The folks at CPF Board answer your burning questions about CPF
Getting things off your chest.
The issue of Central Provident Fund (CPF) is an important subject to most Singaporeans. As with pretty important subjects, it comes with many questions.
But do you ever feel like you have a million questions — but you don’t know how to get them answered?
We feel you.
So we went on the streets to ask random people if they had any burning questions about CPF.
And we decided to ask the folks at CPF Board for answers, directly.
HUH? They will answer meh? Sure or not?
Here are their answers:
Kylie Ng, 19, UX designer (left), and Danielle Roman, 20, marketing executive (right)
Q1: Why? Just why? Why does it exist? At our age, we still have no idea how this works. We don’t understand its purpose. It’s like money that we cannot touch.
Answer: CPF is the national social security system to help you build up a retirement nest egg, which will provide you with a steady stream of income when you retire. It also supports you through other key stages in life through home ownership and managing your healthcare expenses.
Watch Retiring with CPF Episode 1 here, if you’re super confused:
Mothership’s TL;DR Answer: Money for old age, so you don’t spend everything on Siam Diu.
Jen, 30 (no picture)
Q2: What’s the highest return rate for my CPF that I can get?
Answer: Currently, you earn interest rates of up to 3.5% per annum on your Ordinary Account (OA) monies, and up to 5% per annum on your Special and MediSave Account (SMA) monies.
Retirement Account (RA) monies earn up to 5% per annum.
These interest rates include an extra 1% interest paid on the first $60,000 of your combined balances (with up to $20,000 from the OA).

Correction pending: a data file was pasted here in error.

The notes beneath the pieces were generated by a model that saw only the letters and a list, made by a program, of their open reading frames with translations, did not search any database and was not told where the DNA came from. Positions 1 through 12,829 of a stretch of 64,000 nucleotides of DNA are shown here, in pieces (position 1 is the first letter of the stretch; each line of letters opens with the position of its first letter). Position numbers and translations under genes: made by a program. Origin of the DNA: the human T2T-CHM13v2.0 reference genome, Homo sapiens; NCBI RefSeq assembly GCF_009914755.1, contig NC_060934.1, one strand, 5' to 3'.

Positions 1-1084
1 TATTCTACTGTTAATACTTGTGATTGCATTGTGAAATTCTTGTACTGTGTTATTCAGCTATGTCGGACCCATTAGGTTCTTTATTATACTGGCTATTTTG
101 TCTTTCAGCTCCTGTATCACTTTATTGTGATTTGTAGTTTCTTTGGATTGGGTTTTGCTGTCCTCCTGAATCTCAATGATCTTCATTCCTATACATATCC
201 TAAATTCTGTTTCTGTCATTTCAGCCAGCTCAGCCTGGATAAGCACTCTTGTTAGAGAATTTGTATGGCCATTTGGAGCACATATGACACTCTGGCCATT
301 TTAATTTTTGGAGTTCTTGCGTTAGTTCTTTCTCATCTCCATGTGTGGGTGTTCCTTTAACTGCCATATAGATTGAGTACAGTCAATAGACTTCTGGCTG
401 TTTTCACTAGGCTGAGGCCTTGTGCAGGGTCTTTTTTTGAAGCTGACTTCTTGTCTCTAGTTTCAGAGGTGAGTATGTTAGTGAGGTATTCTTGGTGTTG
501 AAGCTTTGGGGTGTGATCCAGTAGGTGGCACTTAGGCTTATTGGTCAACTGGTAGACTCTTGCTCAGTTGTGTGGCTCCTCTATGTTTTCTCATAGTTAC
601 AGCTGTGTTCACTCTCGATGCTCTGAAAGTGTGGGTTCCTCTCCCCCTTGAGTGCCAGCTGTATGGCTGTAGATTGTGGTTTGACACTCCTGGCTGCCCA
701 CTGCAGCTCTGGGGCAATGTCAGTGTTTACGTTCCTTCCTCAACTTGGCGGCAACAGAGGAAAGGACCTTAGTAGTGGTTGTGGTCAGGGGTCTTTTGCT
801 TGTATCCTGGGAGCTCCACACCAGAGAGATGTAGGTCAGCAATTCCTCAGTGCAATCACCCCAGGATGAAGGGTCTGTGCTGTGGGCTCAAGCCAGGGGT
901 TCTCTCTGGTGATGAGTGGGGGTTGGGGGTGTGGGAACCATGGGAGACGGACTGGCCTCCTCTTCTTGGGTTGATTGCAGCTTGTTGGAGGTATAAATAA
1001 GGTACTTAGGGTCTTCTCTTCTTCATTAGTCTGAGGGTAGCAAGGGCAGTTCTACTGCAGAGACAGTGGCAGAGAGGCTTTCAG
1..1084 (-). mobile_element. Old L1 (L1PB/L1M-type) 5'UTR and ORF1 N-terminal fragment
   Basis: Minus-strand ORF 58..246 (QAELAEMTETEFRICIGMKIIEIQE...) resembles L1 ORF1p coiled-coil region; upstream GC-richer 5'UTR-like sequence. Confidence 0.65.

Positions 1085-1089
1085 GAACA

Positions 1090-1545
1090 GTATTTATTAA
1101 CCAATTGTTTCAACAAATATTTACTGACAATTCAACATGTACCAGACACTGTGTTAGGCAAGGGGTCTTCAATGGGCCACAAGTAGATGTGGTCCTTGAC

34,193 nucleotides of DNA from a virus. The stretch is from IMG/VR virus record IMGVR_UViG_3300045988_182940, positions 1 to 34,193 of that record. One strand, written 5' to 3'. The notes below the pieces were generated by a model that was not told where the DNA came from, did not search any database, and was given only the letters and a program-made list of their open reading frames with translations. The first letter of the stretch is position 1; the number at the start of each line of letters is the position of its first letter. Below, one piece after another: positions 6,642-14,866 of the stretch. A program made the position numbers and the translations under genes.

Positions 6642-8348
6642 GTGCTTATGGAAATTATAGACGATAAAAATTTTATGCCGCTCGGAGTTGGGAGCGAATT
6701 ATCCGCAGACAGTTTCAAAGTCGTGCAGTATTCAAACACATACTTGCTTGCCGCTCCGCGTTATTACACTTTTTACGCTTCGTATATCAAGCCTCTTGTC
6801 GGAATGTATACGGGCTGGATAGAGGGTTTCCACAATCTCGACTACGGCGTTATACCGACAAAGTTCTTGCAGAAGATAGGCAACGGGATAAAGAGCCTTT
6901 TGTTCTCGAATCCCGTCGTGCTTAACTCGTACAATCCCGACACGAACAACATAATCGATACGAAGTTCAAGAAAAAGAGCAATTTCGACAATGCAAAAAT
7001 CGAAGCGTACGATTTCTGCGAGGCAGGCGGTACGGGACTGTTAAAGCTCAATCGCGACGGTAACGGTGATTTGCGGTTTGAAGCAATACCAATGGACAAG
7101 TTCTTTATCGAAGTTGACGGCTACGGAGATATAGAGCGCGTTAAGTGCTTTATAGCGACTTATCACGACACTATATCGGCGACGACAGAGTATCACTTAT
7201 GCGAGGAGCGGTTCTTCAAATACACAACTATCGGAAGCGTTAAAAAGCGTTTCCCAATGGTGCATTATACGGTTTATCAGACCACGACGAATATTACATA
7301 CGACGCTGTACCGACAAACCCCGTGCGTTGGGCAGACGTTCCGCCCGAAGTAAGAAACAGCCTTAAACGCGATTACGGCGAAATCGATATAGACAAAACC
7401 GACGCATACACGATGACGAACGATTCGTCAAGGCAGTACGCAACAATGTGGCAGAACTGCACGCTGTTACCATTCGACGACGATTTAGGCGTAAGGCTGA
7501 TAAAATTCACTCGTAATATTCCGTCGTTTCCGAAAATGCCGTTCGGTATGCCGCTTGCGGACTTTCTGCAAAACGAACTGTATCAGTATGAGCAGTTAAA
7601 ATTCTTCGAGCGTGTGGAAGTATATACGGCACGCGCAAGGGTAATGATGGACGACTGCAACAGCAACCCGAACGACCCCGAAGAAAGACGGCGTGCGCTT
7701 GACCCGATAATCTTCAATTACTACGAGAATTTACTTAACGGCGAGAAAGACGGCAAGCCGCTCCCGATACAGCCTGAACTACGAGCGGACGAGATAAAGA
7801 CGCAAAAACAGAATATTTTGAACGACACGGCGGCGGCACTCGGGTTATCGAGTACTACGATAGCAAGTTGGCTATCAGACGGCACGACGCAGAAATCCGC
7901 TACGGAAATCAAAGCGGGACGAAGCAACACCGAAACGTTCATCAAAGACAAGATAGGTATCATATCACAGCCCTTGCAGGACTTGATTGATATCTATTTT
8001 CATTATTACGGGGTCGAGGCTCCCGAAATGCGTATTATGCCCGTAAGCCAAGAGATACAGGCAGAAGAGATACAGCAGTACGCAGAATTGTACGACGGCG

If you’re aged 55 and above, you will also earn an additional 1% extra interest on the first $30,000 of your combined balances (with up to $20,000 from the OA). As a result, you will earn up to 6% interest per year on your retirement balances.
Here’s a quick infographic to help you understand the interest rates:
Mothership’s TL;DR Answer: Agak agak 5-6% like that.
Goo Liang Yin, 45, accountant
Q3: How much of the CPF savings can you use for buying property? For buying a HDB flat, or for buying private properties? Do you have to keep a minimum?
Answer: There are limits on the amount of CPF savings you can use for housing. It depends on:
- the number of properties (e.g. HDB flat/private property) that you own; and
- whether the property’s remaining lease can cover the youngest buyer using CPF savings for the property to at least 95 years old. If the duration of the property’s remaining lease cannot cover the youngest buyer to at least 95 years old, CPF usage will be pro-rated based on how near to age 95 the property’s lease can last him/her.
- You can use our CPF Housing Usage Calculator to compute how much of your CPF savings you can use for your property.
Mothership’s TL;DR Answer: If you got many houses or your house very old, got limit. Use calculator to check.
Kenneth Ho, 32, marketing manager